Government wants military response to climate change breakdown

by | Oct 22, 2020 | Government

A bill being rushed through federal parliament is raising concerns that the Government is preparing for a militarised response to climate breakdown. Lawyer and human rights advocate Kellie Tranter reports.

The hypocrisy is extraordinary. On the one hand the Coalition Government reluctantly concedes that climate change exists at all and does little of substance to try to counteract it .

Yet on the other hand it is dedicating substantial resources to establish a wide-ranging and powerful authority to tackle what it sees as the perceived threats of disaster from climate change.

A bill being rushed through parliament – the Defence Legislation Amendment (Enhancement of Defence Force Response to Emergencies) Bill 2020 – is raising concerns that the Government is preparing for a militarised response to climate breakdown.

Freedom of Information requests show that Defence is already planning towards extreme climate change impacts.

References are made in the document of the need to “prepare for significantly more disaster support operations and potentially operations involving support to the civil power such as policing the population under exaggerated stresses such as food and water security”.

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Concerns about a militarised response were heightened when it was reported in September that a new civil defence agency will be housed under the Department of Home Affairs to lead a national response to emergencies such as bushfires, pandemics and large-scale cyber attacks.

Shortly afterwards Home Affairs secretary Michael Pezzullo said that climate change risks and pandemics warrant a security rethink.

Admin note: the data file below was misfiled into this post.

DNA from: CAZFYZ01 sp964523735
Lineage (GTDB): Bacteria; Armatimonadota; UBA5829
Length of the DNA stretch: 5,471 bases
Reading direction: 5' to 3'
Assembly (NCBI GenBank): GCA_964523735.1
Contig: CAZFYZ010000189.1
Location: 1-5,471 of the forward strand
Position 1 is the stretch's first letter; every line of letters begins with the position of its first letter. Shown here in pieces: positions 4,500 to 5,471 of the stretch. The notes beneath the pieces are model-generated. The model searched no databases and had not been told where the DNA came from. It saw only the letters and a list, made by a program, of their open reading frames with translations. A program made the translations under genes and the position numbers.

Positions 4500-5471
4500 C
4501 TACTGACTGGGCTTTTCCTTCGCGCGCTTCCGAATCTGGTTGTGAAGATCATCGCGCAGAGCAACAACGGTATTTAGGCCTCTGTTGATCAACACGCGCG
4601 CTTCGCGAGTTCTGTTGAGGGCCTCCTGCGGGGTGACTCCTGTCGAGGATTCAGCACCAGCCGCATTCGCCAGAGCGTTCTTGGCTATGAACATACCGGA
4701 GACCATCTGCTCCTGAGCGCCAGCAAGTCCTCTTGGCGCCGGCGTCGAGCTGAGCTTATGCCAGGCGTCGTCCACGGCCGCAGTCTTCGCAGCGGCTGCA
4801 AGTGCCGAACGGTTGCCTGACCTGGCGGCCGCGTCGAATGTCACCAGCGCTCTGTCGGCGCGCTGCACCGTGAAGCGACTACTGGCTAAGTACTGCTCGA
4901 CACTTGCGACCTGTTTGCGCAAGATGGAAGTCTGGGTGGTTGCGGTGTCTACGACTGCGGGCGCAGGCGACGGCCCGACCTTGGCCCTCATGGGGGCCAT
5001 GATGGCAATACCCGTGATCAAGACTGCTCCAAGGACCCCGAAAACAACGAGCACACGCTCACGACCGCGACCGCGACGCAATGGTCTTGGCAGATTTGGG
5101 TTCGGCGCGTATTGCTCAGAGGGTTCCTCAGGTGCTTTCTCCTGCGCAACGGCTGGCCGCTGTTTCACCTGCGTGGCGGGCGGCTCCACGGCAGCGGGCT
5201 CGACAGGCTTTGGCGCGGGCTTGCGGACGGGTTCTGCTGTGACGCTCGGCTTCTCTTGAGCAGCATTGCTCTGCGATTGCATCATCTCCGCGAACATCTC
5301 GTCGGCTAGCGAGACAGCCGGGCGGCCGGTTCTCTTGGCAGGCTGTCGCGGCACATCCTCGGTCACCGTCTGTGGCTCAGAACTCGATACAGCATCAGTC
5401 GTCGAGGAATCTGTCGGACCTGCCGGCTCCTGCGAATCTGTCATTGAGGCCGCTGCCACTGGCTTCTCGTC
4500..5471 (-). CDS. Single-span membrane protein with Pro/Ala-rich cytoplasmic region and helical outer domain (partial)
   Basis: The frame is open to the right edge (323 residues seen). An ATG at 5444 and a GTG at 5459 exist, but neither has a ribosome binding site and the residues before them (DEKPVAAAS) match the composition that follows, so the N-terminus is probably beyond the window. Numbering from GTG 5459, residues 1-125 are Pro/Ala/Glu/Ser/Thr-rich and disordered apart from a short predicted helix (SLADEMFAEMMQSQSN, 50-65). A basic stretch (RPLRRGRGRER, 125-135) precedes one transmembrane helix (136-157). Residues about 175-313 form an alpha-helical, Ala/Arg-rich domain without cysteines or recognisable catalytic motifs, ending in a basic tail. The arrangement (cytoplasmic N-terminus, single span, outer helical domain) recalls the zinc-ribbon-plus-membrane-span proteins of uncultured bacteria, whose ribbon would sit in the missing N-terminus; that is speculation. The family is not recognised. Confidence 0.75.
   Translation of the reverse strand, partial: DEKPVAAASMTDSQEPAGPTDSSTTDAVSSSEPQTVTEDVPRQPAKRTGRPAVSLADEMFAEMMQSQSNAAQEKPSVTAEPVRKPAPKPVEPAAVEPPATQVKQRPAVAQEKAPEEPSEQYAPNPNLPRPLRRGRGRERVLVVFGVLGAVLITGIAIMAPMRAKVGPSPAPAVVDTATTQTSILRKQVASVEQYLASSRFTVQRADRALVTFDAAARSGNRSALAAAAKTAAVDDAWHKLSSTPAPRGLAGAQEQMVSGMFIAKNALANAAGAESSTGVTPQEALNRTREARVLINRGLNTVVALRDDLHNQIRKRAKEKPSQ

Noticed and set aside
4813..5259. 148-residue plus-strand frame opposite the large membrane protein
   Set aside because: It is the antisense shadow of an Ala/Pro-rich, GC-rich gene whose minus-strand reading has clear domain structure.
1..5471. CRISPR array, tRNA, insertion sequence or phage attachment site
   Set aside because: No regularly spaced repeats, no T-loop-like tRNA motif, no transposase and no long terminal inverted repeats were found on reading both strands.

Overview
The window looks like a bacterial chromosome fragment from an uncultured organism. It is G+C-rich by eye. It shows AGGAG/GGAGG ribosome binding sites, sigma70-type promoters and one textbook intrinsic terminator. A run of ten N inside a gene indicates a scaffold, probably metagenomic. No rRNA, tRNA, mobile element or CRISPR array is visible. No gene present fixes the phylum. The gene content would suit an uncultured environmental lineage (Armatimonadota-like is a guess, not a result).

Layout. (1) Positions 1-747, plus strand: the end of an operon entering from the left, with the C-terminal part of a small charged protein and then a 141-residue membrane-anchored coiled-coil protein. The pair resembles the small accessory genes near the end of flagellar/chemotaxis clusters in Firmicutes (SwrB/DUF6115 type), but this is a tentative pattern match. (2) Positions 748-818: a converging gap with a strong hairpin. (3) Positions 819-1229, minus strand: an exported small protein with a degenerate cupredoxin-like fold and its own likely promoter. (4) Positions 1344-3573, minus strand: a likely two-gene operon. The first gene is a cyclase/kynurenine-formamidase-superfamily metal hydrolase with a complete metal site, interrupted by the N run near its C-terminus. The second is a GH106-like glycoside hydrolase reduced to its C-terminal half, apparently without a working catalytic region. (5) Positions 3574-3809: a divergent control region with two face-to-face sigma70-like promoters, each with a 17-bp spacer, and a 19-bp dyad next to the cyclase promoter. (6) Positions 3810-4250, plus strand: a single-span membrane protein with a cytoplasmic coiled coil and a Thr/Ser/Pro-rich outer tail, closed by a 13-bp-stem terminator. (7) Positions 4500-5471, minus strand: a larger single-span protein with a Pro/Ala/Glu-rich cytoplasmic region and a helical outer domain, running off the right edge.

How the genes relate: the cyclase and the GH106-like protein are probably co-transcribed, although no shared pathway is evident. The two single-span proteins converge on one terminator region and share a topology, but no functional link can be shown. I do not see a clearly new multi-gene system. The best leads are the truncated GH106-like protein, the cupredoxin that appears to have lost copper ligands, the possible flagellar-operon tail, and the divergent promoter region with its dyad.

And now it has emerged that national security risks sparked by climate change have prompted the Bureau of Meteorology to forge ties with the Five Eyes intelligence alliance and that the Bureau is now part of an international group sharing weather information with an impact on national security.

Last year General Angus Campbell gave a speech in which he warned what the world could expect to see from climate change:

“In about 10 years from now global warming above pre-industrial levels is set to rise by 50%. At 1.5 degrees of warming we can expect more significant impacts. Particularly in regards to oceans, low-lying areas and human health. The poor and most vulnerable will be hardest hit. Livelihoods lost. Food scarce. Populations displaced. Diseases spreading. And this now looks like our best-case scenario.”

It’s time the Government came clean. Is it preparing for an increase of 1.5 degrees of warming by 2030? If so, that has huge ramifications for all of us in terms of food and water security.

The global trend is that countries are preparing for a military response rather than a humanitarian response to climate change and Australia seems to be adopting that same approach.

The bill’s official mantra

The official mantra is that this bill amends ‘the: Defence Act 1903 to: streamline the process for calling out members of the Australian Defence Force (ADF) Reserves, including for the purposes of responding to natural disasters or emergencies; and provide ADF members, other Defence personnel and members of foreign forces with immunity from criminal or civil liability in certain cases while performing duties to support civil emergency and disaster preparedness, recovery and response.’